Coronavirus infections begin in the nose or possibly in the mouth and spread down the throat. Mild infections do not go far beyond that. But when the coronavirus reaches the lungs, it can cause serious damage.

Lung immune cells can overreact, killing not only infected but also uninfected cells. They can cause uncontrolled inflammation, which scars the delicate walls of the lung. In addition, viruses can escape from damaged lungs into the bloodstream, causing clots and destroying other organs.

Gupta suspects new data from his computer gives a molecular explanation for why omicron is not doing so well in the lungs.

Many cells in the lung carry a protein called TMPRSS2 on their surface that can inadvertently help passing viruses into the cell. But Gupta’s team found that this protein doesn’t stick very well to the omicron. As a result, omicron does a worse job of infecting cells in this way than delta. A team from the University of Glasgow came to the same conclusion independently.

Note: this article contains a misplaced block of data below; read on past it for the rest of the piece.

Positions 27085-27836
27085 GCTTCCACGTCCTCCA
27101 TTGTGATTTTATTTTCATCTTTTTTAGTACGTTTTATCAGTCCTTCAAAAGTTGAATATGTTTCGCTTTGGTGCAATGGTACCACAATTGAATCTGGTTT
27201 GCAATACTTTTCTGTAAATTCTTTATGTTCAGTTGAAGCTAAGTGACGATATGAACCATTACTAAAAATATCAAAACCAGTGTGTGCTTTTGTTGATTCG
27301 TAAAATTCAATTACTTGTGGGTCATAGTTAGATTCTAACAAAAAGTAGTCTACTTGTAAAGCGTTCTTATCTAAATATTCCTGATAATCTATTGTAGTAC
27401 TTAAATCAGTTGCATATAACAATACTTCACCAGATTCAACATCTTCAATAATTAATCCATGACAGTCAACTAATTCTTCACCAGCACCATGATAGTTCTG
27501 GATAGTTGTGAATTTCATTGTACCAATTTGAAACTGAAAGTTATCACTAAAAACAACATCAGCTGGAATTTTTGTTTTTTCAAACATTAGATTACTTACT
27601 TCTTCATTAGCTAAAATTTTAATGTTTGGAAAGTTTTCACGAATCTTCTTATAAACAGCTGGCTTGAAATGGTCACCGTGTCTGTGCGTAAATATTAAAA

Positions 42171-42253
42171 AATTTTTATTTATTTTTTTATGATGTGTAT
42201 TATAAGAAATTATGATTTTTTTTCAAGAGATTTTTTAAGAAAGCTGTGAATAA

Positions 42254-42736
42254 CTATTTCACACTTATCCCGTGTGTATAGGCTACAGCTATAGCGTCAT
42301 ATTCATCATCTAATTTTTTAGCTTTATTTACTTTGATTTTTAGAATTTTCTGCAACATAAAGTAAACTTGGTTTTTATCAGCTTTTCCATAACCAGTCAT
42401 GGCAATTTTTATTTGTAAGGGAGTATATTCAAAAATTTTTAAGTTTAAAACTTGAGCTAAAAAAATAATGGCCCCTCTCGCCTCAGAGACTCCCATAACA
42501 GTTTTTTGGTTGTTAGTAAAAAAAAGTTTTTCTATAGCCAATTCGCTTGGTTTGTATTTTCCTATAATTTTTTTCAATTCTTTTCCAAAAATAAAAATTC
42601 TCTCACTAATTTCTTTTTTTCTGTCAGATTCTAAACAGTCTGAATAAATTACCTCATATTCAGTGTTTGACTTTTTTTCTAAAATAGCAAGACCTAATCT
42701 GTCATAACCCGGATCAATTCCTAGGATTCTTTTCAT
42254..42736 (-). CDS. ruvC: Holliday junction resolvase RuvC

Through an alternative pathway, coronaviruses can also enter cells that do not produce TMPRSS2. Above the airways, cells tend not to carry protein, which could explain the evidence that omicron is found more often than lungs.

Gupta speculated that omicron became a specialist in the upper respiratory tract, thriving in the throat and nose. If this is true, the virus may be more likely to be expelled in small droplets into the surrounding air and find new guests.

“It’s all about what’s going on in the upper airways for it to be transmitted, right?” He said. “It’s not really going down to the lungs, where the serious things of the disease happen. So you can understand why the virus has evolved this way.”